Hundreds of people turned out at a candlelight vigil in Elder Park to remember Eurydice Dixon. Picture: Matt Turner
Hundreds of people turned out at a candlelight vigil in Elder Park to remember Eurydice Dixon. Picture: Matt Turner

Women told: ‘Don’t walk at night’

COLUMNIST Miranda Devine says it is "completely unrealistic" to suggest predators will chnage their behaviour or that toxic masculinity was to blame for the murder of Melbourne comedian Eurydice Dixon.

The News Corp commentator appeared on the Today show where she said predators would not pay attention to public warnings and will continue to offend despite the outrage over the death of the Ms Dixon last week.

"Are really abhorrent creatures, predators going to pay any attention to these public warnings? "The fact is you have to accept the world as it is, the world is not a perfect place and you have to understand that there are predators around and you need to take precautions."

Ms Dixon was walking home from her comedy gig at the Highlander Bar in the Melbourne CBD about 10.40pm last Tuesday. Her body was found less than a kilometre from her home.

Ms Dixon's death was met by an outpouring of grief and anger from Australian women who live every day with the fear the same thing could happen to them.

Many took offence at a police warning for women to be responsible for their safety, suggesting it was men who needed to change not women.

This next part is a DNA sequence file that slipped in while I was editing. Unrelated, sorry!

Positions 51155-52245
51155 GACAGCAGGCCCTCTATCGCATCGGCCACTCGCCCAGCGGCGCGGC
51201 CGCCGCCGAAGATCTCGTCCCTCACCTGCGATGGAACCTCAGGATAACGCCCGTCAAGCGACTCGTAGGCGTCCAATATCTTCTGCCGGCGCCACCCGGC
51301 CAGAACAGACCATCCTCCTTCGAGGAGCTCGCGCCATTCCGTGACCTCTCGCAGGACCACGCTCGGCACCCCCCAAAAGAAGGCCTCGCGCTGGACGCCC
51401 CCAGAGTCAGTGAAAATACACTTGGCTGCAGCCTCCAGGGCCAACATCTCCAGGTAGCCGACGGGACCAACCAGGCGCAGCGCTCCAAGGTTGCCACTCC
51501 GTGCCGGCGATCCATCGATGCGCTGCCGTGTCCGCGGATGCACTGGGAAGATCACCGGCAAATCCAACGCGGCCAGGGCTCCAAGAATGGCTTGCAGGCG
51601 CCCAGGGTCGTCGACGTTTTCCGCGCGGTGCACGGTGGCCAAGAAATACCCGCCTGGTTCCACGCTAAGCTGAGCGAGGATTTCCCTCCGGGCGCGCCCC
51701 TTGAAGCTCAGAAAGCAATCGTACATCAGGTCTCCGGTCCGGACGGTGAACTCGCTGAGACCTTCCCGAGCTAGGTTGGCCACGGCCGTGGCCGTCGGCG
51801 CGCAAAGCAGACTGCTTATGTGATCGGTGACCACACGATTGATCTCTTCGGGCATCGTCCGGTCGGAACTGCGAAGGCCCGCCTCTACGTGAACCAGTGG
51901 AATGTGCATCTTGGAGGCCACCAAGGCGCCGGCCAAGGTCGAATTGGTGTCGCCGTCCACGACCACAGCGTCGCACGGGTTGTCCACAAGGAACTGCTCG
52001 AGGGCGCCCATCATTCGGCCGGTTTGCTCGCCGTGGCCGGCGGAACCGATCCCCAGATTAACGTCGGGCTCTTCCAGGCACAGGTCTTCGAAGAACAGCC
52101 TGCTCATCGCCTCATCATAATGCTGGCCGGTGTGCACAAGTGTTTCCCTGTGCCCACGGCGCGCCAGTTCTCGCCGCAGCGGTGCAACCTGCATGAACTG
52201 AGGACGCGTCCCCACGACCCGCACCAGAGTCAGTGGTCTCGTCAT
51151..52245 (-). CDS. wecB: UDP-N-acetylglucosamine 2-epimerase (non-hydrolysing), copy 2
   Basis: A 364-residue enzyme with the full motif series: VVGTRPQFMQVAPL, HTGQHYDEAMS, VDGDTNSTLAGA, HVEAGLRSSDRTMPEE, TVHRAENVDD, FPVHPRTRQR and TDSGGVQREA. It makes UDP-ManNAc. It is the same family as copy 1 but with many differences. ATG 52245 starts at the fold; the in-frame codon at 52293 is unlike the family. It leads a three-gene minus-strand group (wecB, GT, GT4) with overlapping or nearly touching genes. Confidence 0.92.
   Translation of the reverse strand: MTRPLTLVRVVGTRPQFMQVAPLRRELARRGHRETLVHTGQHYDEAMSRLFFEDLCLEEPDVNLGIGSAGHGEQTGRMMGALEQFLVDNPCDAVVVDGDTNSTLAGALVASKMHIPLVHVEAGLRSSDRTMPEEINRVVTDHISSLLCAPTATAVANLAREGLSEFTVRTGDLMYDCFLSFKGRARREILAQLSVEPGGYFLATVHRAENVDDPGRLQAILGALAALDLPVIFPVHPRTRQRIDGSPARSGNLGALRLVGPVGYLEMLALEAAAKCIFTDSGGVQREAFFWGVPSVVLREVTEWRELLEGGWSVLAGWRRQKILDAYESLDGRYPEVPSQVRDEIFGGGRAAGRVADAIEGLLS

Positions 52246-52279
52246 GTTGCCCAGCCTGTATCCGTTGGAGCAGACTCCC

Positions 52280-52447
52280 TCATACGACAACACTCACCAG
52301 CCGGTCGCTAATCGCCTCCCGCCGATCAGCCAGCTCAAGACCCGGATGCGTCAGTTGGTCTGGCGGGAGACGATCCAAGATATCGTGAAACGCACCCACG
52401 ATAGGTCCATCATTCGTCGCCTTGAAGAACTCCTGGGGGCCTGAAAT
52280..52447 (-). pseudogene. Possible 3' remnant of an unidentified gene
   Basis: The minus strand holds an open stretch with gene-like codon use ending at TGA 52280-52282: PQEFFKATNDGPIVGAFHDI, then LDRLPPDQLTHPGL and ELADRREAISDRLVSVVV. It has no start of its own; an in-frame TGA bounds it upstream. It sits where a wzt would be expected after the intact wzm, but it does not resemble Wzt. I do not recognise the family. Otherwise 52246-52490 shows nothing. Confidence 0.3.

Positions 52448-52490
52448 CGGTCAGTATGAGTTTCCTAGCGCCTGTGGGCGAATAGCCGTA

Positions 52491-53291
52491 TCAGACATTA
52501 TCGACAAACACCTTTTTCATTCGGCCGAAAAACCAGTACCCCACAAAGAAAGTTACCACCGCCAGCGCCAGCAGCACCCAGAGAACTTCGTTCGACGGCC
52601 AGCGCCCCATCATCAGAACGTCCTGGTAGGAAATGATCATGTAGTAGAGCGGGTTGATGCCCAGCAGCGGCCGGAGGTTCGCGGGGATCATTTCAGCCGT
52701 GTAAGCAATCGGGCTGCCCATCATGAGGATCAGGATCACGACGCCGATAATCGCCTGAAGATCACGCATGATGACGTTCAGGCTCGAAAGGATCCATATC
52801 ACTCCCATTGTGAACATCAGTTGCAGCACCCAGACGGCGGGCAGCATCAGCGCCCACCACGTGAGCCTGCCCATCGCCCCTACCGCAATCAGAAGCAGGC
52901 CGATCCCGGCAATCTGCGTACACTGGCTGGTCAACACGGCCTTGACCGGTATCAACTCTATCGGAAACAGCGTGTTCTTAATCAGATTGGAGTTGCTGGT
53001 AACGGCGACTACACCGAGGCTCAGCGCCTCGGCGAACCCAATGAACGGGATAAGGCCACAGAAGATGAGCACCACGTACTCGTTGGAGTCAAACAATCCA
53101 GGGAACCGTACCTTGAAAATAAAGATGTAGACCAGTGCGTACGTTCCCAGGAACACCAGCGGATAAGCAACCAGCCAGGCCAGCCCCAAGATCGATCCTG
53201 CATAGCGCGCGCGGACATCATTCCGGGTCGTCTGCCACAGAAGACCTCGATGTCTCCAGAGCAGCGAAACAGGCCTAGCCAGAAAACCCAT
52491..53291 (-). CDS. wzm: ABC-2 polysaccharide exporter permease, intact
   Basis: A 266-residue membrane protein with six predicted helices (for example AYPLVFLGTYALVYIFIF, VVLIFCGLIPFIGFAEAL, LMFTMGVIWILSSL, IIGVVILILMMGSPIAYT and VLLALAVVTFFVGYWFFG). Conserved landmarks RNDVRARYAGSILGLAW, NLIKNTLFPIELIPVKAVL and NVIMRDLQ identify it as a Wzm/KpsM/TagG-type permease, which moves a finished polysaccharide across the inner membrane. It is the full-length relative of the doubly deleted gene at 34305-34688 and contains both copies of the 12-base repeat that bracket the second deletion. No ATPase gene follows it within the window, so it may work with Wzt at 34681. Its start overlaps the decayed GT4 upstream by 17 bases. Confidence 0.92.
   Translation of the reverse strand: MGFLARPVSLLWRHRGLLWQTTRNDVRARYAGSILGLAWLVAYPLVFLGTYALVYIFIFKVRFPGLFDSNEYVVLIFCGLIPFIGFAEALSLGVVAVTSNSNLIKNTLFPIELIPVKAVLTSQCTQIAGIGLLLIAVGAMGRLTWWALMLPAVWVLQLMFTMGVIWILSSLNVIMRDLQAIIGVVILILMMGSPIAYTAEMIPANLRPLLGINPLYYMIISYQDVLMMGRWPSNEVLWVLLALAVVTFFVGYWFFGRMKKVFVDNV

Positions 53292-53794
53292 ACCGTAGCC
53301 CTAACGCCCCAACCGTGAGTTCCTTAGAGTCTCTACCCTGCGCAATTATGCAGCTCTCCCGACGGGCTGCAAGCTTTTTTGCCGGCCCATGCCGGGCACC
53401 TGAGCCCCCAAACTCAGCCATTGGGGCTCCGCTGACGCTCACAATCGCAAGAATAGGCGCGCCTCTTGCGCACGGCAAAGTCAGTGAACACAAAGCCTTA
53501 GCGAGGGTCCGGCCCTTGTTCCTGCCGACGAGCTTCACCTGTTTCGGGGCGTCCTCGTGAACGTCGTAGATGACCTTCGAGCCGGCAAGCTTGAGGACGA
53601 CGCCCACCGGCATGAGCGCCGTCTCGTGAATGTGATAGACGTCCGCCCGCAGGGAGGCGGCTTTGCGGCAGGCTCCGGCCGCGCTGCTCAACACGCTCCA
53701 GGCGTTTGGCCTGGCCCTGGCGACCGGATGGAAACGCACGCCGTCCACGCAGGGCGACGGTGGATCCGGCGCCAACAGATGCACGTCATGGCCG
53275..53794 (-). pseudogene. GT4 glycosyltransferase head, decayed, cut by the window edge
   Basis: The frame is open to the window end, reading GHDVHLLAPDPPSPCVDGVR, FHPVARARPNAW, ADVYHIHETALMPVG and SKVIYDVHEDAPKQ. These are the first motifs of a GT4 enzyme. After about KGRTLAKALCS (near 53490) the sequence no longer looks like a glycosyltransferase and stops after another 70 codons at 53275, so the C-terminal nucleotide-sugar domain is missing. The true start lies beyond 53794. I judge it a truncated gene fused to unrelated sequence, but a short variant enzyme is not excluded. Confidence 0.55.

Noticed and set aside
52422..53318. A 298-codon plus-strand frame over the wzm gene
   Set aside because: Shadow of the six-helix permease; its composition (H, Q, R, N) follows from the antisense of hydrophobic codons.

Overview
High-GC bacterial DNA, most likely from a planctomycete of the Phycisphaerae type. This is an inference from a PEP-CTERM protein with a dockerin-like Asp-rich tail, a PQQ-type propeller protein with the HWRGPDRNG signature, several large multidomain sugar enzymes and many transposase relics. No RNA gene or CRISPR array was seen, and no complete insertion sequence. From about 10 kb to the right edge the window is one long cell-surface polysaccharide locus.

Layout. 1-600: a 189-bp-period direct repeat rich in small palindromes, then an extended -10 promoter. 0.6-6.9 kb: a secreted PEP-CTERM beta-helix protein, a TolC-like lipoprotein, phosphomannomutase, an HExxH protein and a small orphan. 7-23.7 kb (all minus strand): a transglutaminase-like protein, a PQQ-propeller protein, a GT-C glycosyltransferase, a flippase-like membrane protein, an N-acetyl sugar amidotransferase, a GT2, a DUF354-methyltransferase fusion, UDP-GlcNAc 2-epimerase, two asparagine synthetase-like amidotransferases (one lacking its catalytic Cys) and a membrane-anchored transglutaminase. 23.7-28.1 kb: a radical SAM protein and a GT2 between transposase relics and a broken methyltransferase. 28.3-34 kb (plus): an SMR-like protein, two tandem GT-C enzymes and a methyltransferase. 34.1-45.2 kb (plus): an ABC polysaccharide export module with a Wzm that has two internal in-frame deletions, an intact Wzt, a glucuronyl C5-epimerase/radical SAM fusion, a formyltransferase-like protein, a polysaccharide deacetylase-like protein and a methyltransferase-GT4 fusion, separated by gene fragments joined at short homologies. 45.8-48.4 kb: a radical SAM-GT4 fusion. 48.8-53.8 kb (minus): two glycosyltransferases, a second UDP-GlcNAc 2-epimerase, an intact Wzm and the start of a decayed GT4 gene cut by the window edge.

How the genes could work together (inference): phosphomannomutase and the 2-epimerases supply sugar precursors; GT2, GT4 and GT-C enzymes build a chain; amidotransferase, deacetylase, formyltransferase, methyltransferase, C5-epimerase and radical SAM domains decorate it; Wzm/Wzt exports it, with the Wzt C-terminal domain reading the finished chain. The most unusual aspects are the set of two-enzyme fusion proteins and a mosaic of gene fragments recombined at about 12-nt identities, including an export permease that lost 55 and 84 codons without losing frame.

Ms Devine today said that young women should use commonsense and "don't walk across a dark path at night".

"This poor young woman, it's not her fault, she is the blameless victim, but it is just prudent common sense to say to young women don't walk across a dark park at night," Ms Devine said.

"If you actually care about women, you give them those warnings, you don't lull them into a false sense of security because the world is a dangerous place, there are predators and you need to be aware of it."

Jaymes Todd, 19, has been charged with Ms Dixon's rape and murder. He briefly appeared before the Melbourne Magistrates' Court last week and was remanded in custody ahead of his next court appearance in October.

Sally Rugg, executive director of change.org, wrote on Thursday that women are scared "all the time".

"When we hear that young women are raped and murdered while walking home at night, it shakes the rest of us to our core. Not because it's unthinkable but because it reaffirms what we're scared of *all the time*."

She told news.com.au there's a big problem with urging women to take responsibility for their safety in the wake of violent crimes.



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